This week’s Leadership Tip of the Week is about delegation. Delegation is whole lot more than just sharing in the workload and it requires more than just asking someone to do something. How well you delegate can impact not only your workload but also how efficiently the work gets done and how motivating it is to the person you’re delegating to, and, quite frankly, how well you lead. Proper delegation provides a huge opportunity for growing a team, ensuring it works efficiently and effectively and improving morale. Here are some tips to maximize your delegation:
- Determine what should be delegated – before starting anything ask yourself am I the right person to do this or can or should someone on my team do it. The thoughts “I don’t have time to delegate or explain what needs to be done” or “it’s easier if I do it myself” or even “no one can do it as well as I can” those thoughts are often misguided and short-sighted. Once you invest the time to delegate something you’ve provided opportunities to continue delegating more in the future as you grow your team to be able to do more. If you continue doing work below the level of your role, you are holding yourself, your team, and potentially your organization back. By delegating effectively you promote the growth of each. If you believe your team is not capable of doing something you should be able to delegate to them, you have a different problem to solve.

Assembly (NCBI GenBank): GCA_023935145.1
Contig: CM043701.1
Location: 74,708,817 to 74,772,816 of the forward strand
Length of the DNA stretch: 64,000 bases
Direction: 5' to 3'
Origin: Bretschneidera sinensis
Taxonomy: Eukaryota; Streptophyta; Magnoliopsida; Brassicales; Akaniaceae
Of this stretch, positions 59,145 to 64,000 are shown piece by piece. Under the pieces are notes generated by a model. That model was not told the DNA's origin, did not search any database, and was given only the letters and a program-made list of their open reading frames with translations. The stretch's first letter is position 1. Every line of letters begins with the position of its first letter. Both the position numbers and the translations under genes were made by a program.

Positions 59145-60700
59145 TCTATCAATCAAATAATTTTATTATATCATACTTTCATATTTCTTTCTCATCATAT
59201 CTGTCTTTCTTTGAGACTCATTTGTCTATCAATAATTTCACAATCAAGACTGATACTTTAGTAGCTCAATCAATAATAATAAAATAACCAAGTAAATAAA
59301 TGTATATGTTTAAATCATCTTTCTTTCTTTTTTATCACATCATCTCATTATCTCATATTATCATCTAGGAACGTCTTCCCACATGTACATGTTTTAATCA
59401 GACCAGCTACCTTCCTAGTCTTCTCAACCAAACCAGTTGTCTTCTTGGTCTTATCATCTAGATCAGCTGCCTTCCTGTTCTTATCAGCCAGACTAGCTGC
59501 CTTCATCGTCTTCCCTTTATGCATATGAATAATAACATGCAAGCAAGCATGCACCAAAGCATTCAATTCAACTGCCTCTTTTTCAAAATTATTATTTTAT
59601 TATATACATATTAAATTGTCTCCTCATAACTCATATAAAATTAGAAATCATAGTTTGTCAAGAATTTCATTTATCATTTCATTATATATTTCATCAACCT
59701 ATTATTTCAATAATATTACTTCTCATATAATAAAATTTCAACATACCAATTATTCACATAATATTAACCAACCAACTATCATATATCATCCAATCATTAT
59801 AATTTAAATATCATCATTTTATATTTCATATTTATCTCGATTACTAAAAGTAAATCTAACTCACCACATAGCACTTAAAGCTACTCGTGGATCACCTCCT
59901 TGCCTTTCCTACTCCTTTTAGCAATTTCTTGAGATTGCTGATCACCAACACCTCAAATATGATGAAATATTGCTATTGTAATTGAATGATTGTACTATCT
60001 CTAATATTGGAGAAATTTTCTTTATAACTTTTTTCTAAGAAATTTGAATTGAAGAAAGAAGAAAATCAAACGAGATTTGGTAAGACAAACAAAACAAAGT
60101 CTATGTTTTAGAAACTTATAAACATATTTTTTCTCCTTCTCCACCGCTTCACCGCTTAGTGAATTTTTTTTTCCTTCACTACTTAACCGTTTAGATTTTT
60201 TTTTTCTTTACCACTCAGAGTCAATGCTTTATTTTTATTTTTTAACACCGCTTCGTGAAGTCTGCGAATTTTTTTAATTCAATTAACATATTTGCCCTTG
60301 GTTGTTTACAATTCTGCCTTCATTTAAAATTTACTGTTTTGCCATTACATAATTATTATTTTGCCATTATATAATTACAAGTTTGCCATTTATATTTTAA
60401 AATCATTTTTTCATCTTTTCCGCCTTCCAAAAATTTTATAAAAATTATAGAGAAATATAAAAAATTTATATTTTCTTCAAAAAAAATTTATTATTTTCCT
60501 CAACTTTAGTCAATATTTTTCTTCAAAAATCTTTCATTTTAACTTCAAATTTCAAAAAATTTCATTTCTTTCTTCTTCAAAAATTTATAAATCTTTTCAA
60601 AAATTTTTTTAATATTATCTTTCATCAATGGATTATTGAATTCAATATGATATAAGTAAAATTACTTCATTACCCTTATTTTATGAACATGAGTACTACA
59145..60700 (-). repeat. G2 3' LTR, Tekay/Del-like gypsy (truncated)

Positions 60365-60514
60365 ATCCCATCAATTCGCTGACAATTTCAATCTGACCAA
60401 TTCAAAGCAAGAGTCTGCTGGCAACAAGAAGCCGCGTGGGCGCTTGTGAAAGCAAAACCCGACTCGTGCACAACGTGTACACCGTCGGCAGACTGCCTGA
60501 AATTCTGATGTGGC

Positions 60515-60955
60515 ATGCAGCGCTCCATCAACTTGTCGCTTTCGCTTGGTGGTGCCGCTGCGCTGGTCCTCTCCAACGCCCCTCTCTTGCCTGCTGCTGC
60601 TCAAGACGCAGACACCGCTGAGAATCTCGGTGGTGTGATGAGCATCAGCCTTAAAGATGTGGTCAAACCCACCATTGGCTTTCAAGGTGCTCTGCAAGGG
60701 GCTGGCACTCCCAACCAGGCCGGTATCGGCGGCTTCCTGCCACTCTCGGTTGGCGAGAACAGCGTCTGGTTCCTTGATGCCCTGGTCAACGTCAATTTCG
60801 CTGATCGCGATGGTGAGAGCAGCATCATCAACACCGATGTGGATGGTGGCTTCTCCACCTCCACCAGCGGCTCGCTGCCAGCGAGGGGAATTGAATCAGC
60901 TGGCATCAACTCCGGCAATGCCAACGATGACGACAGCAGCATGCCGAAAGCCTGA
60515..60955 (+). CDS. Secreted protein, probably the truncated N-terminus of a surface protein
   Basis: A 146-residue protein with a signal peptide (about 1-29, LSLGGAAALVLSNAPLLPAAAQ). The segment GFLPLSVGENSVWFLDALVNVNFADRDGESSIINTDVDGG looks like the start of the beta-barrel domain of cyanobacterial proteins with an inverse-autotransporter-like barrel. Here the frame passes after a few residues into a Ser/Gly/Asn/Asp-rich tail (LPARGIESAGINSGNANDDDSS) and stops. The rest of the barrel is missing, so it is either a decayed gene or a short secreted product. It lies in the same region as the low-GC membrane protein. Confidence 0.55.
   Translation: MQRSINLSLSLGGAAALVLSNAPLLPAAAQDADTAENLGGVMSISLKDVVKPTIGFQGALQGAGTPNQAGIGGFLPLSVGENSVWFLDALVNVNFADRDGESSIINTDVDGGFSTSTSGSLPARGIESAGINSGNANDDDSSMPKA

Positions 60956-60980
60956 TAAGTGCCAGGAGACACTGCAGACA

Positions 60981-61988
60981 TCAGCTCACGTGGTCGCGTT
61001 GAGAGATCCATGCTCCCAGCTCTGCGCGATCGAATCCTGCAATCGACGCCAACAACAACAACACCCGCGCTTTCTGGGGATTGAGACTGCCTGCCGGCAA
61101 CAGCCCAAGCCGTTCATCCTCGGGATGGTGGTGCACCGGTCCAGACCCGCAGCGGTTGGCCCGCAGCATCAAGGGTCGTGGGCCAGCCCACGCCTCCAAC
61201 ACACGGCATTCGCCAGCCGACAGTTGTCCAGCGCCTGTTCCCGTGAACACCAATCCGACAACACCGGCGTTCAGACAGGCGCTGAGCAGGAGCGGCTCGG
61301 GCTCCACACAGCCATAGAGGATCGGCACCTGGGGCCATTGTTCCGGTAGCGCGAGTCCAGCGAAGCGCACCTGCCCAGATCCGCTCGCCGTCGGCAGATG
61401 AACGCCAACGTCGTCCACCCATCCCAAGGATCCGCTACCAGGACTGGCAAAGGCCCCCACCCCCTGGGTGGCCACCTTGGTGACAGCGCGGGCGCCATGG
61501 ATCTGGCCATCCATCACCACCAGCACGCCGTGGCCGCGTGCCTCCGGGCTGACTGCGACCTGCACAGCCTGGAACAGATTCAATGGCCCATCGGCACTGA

- Do not make assumptions about whether or not a member of your team has the time to do what you need or want them to do. Ask them! It’s not fair to make that assumption for them and I doubt you would want someone doing that for you. If it’s something they should be doing or want to do for their own growth, they will make it happen. It’s not uncommon for people to stretch their work out based on how much time they have so they have opportunities to work more efficiently. At times you may have to help prioritize or reshuffle some work but the efforts will be worth it.
- Delegate immediately even if it’s not due immediately so the individual delegating to can work it into their time management plan. Waiting till the last minute to delegate something is a great way to frustrate your employees.
- Provide the background including the purpose, audience, and expected outcome. This will allow them to better make assumptions about how to complete it without asking more questions later. For example, if you’re asking someone to find information, do you just need a quick answer or PowerPoint presentation? Make sure the expectations are crystal clear and ask open-ended questions to confirm understanding. Like, what questions do you have? What are you unsure about?
- Before providing a deadline, ask the person delegated to when they can expect to have it completed. Often times they will come up with an earlier day or time than you expect but are more likely to own the deadline because they created it. If they come up with a deadline too late, discuss priorities and options to get it completed on time. The agreed upon deadline should be specific. Don’t use ASAP. What does that mean? Drop everything? In an hour? End of day? End of week? The term ASAP has different meanings for different people and under different circumstances so be clear – what day and what time.
- If you’re delegating a long project, schedule check-in days and times to check progress, answer any questions and reinforce expectations
- Finally, follow through on deadlines consistently. If you let deadlines slide without follow through it can give the perception that it wasn’t important to begin with or doesn’t have much value, and going forward deadlines will be taken less seriously expecting there to be flexibility.
Delegation is an important skill for leaders but needs to be done right. Take the time to delegate properly and the effort will be pay back in spades. Stay tuned and follow me for more Leadership Tips of the Week.